Capitol Visitor Center Washington DC

Free Stuff in Washington, DC

Free Stuff in Washington, DC

Arlington National Cemetery – The burial site for soldiers, diplomats and politicians including John F. Kennedy and the Tomb of the Unknowns. 

Bureau of Engraving and Printing – Millions of dollars roll off the press each day at the “Money Factory,” where you can take a free tour.

Capitol Visitors Center - The United States Capitol is a monument, a working office building, and one of the most recognizable symbols of representative democracy in the world. Visitors are welcome to enter the building through the Capitol Visitor Center, located underground on the east side of the Capitol.  

DAR Museum – The Daughters of the American Revolution’s museum includes 33 period rooms with lavish pre-1840s décor. 

Folger Shakespeare Library – Features one of the world’s premier collections of Shakespearean materials.

Ford’s Theatre – The infamous site of Lincoln’s execution still stages theatrical productions every year.  (Note: currently closed for renovation)

Franciscan Monastery – Founded to educate Franciscan missionaries to the Holy Land, the Monastery’s grounds in DC’s “Little Rome” are home to breathtaking gardens.

International Trade Center/ Reagan Building – One of the largest buildings in DC houses shops, restaurants, government offices and the DC Visitors Information Center.

John F. Kennedy Center for the Performing Arts – This living memorial to JFK is one of the most celebrated performing arts institutions in the country.  Free performances daily at 6 pm on the Millennium Stage. 

Kenilworth Aquatic Gardens – Unusual water flora abound in the National Park Service’s only facility dedicated to aquatic plants.

Library of Congress – The magnificent Jefferson Building houses the great Reading Room where scholars come to conduct research.

Lincoln Park – Located just east of the Capitol, this park exemplifies 19th century design and also celebrates emancipation from slavery. 

National Arboretum – Now an expansive nature wonderland and home to impressive azaleas, herb gardens, and bonsai collections, it was originally a munitions depot. 

National Gallery of Art – The nation’s permanent collection of American and European painting and sculpture attracts blockbuster traveling exhibitions throughout the year.

National Geographic Society – This educational facility includes interactive exhibits in its Explorers’ Hall. 

National Mall & Memorial Parks –The landmarks honoring Washington, Jefferson, Lincoln, FDR and other celebrated heroes are among DC’s most popular free attractions.

National Museum of Health and Medicine – Medical marvels include the world’s largest collection of microscopes, preserved specimens, Civil War surgical tools and the bullet that killed Abraham Lincoln.

National Shrine of the Immaculate Conception – Roman Catholic Shrine with the largest collection of contemporary Christian artwork in the country.

Old Post Office Pavilion – Former post office houses shops, restaurants and offices, as well as a magnificent observation tower.

Old Stone House – The oldest house in Washington, DC, built in 1765, stands in historic Georgetown.

Pope John Paul II Cultural Center – This interactive museum illustrates the teachings of Pope John Paul II.

Rock Creek Park – 1,754 acres of rustic woodlands featuring trails, picnic areas, an amphitheatre and a golf course.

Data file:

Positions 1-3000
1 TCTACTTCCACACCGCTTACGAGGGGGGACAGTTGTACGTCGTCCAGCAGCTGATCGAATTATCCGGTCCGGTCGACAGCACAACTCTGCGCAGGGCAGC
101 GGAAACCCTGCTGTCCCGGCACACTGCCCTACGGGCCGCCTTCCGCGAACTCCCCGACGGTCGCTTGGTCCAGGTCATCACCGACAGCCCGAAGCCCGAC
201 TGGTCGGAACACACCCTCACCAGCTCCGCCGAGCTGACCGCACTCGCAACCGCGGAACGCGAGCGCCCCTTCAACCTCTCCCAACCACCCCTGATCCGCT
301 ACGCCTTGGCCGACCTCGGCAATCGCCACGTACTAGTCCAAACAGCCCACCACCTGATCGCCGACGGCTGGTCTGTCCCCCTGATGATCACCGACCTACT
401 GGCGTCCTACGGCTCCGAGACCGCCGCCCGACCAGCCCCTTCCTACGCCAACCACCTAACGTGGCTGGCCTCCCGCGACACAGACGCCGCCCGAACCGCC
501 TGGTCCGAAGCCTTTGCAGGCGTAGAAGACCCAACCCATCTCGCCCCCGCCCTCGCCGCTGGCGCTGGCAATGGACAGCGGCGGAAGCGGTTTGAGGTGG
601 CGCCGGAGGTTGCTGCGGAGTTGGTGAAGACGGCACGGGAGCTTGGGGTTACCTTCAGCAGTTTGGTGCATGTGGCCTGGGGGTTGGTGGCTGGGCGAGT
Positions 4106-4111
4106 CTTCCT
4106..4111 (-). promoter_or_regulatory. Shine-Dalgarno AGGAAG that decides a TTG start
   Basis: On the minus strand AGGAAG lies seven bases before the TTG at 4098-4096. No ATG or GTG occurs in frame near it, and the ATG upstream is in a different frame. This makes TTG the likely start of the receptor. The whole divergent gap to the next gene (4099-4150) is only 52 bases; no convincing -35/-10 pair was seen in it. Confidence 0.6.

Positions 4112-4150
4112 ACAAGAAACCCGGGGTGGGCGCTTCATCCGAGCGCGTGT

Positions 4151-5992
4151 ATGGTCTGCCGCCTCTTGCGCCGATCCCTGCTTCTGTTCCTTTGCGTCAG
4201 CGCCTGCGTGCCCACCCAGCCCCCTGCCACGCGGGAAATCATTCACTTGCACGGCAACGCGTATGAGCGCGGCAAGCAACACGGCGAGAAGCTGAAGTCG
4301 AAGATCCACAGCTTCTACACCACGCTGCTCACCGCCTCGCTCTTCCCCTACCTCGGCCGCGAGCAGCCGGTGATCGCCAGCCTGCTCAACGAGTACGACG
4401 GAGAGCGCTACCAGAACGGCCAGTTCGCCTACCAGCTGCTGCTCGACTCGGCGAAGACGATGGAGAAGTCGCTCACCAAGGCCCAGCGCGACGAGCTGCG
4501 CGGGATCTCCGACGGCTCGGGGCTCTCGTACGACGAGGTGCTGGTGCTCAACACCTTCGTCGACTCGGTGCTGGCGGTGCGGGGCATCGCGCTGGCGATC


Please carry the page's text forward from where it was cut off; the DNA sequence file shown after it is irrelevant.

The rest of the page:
Screen on the Green – A free weekly screening of classic movies on the National Mall in July and August.   

St. Matthew’s Cathedral – Established in 1840, this breathtaking church is where John F. Kennedy’s funeral Mass was held.

Smithsonian Folklife Festival – This international celebration of contemporary living traditions is held every summer on the Mall. The 2008 dates are June 25-29 and July 2-6.

Smithsonian Institution Museums – There are more than a dozen Smithsonian Museums in DC: 

  • Anacostia Community Museum

  • Arthur M. Sackler Gallery

  • Freer Gallery of Art

  • Hirshhorn Museum & Sculpture Garden

  • National Air and Space Museum

  • National Museum of African Art

  • National Museum of American History

  • National Museum of the American Indian

  • National Museum of Natural History

  • National Portrait Gallery

  • National Postal Museum

  • National Zoological Park

  • Smithsonian American Art Museum and its Renwick Gallery.

Supreme Court of the United States – The highest court in the land.

Union Station – A Beaux-Arts masterpiece and one of the largest train stations in the country.  It is also a center for shopping and dining. 

U.S. Capitol – Atop Capitol Hill is the seat of the United States legislature. 

U.S. Botanic Garden – On the grounds of the Mall, the Botanic Garden contains an array of flowers with exceptional views of the monuments and the Capitol.

U.S. Holocaust Memorial Museum – This emotional, interactive museum addresses Hitler’s reign in the 1930s and 40s and the effects of the Holocaust. 

U.S. Navy Memorial & Naval Heritage Center – The striking outdoor Navy Memorial plaza pays homage to all personnel that served at sea.

Vietnam Veterans Memorial – The moving black wall inscribed with the names of the soldiers lost in battle.

Vietnam Women’s Memorial – A tribute to women who worked the backlines of the war as nurses, drivers and infrastructure support. 

Washington Monument – At 555 feet, the monument is the tallest structure in the area. 

Washington National Cathedral – The 6th largest cathedral in the world is also the last purely gothic building to be constructed. This non-denominational temple has spectacular architecture and marvelous views of the city.

White House Visitors Center – The Visitor Center offers a 30-minute orientation film about the White House.